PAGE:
So near and yet so far.
One of the greatest public health achievements of the 20th century was the eradication of smallpox in 1980. A year ago it looked as if the world was on the verge of seeing off polio, which once killed and paralysed hundreds of thousands of children each year.
Most of us in our 60s know one or two contemporaries who survived the last major UK outbreak in the 1950s, prior to the introduction of inoculation in 1955 and remember the fear it once induced. A friend recalled yesterday being told by his mother not to play in a stream in Yoker that she called "the polio burn", after a young neighbour succumbed to the virus. Today many of the survivors are suffering again as a result of post-polio syndrome, which inflicts terrible muscle and joint pain as well as breathing difficulties. In the 21st century, nobody needs to suffer this way. The polio vaccine is safe, cheap, effective and easy to administer.
Until this week the battle appeared to be all but won, thanks to monumental efforts from individual governments and the World Health Organisation. Even in Nigeria, Afghanistan and Pakistan, which host the remaining small pockets of the virus in the wild, numbers of victims have plummeted. In Pakistan just 56 cases have been reported this year. Hence the logic of the government's "one last heave" approach and the deployment of thousands of health workers and volunteers to pop those salty drops down the throats of every last small child in the country in a three-day blitz.
Then came the shootings. Since Monday at least eight of those who set out on this life-saving mission have lost their own lives, shot at close range in what looks like a co-ordinated attack. One girl, a 17-year old volunteer, had received a number of death threats in recent days. Though the Pakistani Taliban denies involvement, this savagery bears all the hallmarks of a jihadist militant group. What twisted logic, what depraved deluded ravings of medieval-minded mullahs can preach against polio immunisation when they must have seen its lethal consequences in their own communities?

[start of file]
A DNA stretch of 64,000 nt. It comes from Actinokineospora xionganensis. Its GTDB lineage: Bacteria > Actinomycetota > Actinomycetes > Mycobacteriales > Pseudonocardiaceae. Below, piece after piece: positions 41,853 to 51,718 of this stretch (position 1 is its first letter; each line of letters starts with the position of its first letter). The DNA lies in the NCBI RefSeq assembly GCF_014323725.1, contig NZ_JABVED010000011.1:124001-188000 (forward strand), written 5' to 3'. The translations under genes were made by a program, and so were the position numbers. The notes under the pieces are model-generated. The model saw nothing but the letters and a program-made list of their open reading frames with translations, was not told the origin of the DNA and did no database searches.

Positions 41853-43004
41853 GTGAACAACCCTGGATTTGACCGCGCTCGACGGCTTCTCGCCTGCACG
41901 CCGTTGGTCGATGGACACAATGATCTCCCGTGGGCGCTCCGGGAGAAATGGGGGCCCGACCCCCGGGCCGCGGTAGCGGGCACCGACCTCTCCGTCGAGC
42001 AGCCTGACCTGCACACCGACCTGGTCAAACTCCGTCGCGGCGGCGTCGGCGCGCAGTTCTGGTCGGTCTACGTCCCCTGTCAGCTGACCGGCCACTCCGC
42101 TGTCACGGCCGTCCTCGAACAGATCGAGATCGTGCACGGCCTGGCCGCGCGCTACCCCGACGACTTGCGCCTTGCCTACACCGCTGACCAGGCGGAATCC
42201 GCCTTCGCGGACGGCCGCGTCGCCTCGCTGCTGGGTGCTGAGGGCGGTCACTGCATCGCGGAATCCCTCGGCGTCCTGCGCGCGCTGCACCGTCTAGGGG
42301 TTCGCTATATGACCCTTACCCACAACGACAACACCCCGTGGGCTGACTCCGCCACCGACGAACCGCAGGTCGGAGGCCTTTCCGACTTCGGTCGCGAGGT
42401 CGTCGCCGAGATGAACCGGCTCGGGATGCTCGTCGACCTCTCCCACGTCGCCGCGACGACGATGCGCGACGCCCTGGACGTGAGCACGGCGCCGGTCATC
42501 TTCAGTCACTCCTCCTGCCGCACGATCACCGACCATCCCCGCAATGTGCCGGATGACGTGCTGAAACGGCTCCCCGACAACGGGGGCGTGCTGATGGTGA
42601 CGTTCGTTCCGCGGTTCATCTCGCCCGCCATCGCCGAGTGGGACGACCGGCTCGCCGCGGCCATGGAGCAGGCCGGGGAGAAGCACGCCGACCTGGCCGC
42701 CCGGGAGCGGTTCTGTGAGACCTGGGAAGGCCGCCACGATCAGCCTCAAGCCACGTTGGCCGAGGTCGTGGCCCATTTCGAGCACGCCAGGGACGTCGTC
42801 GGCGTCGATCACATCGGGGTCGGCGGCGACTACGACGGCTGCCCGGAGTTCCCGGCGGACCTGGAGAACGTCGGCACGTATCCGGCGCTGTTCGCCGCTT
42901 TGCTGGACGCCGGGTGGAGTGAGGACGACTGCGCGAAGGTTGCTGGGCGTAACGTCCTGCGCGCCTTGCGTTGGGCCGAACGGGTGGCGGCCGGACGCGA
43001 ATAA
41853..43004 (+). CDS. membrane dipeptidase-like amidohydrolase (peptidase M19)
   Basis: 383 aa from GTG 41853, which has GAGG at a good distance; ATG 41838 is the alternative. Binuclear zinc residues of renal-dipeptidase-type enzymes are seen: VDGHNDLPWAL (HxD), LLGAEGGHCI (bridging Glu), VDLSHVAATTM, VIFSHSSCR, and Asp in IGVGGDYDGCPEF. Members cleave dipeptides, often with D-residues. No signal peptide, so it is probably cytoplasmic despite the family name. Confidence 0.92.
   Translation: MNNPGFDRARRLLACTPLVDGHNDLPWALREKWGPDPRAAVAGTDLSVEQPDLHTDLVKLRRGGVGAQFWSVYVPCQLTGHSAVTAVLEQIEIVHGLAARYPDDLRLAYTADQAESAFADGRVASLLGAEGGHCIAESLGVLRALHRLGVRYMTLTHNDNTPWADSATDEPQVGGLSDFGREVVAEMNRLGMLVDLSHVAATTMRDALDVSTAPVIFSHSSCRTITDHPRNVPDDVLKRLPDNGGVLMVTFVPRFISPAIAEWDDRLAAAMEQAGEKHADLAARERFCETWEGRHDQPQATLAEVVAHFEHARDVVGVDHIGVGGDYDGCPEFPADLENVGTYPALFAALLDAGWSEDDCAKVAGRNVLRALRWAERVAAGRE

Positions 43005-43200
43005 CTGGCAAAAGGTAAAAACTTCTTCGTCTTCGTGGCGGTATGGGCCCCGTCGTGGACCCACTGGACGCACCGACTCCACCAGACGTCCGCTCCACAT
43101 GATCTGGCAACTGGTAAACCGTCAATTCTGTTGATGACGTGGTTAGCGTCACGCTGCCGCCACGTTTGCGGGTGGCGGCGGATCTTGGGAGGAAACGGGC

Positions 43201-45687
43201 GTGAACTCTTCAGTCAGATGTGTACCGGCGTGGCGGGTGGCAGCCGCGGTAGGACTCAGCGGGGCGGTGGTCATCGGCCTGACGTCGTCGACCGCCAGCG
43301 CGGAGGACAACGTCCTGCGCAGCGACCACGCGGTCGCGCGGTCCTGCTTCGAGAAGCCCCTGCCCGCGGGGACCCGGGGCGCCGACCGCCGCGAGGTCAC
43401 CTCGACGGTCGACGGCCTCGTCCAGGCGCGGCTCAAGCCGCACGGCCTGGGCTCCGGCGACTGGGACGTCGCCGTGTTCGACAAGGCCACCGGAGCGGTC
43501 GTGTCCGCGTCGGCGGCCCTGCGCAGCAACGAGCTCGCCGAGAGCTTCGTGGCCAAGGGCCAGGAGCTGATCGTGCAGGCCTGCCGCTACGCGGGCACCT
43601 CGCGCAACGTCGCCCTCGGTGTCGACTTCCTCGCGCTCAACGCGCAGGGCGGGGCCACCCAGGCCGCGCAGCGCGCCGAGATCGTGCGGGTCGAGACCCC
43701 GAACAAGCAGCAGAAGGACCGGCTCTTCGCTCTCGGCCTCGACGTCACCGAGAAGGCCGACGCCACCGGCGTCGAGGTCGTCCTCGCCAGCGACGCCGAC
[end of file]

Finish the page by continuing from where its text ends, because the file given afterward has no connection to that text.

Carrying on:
It isn't new. In 2004 clerics in northern Nigeria campaigned against polio vaccines, claiming they were part of the Western plot to sterilise Muslims and prevent their numbers growing. As a result, pilgrims carried the infection to Mecca on the hajj and spread it back to countries where it had been eradicated. (Because there is no non-primate reservoir of the virus, interruption of person to person transmission remains critical.)
In 2007 Maulvi Fazlullah, a firebrand cleric in the Swat Valley in Pakistan, used his private FM radio station to preach against polio vaccinations and girls' schooling. For some of these people, the very fact that the Pakistani government is endorsing the campaign is reason enough to resist it. But this time their ranting has a new twist and their paranoia has perhaps some basis. Their claim that the US runs a spy network under the guise of a vaccine programme is not entirely fanciful. In 2011 in an initiative of mind-boggling arrogance and stupidity, US intelligence used the cover of a dummy vaccination programme in its hunt for Osama bin Laden.
If polio survives to stalk children in the 21st century, those who pulled the triggers and forced the suspension of the immunisation programme this week will be primarily to blame. Let's make that clear. But blame attaches also to the CIA for an ill-conceived ruse that served to politicise and undermine the polio eradication programme at the very moment it was about to succeed.
What now? There is some good news. 2012 is the year in which the disease was finally eradicated in India. Interestingly, one key to the Indian campaign was winning over Muslim clerics in poor communities, who had watched dozens of children die from it. The same now needs to happen in Pakistan.
This fight must go on. We can honour those who died this week for the noble cause of a polio-free world only by finishing the work they began.
World news, Page 16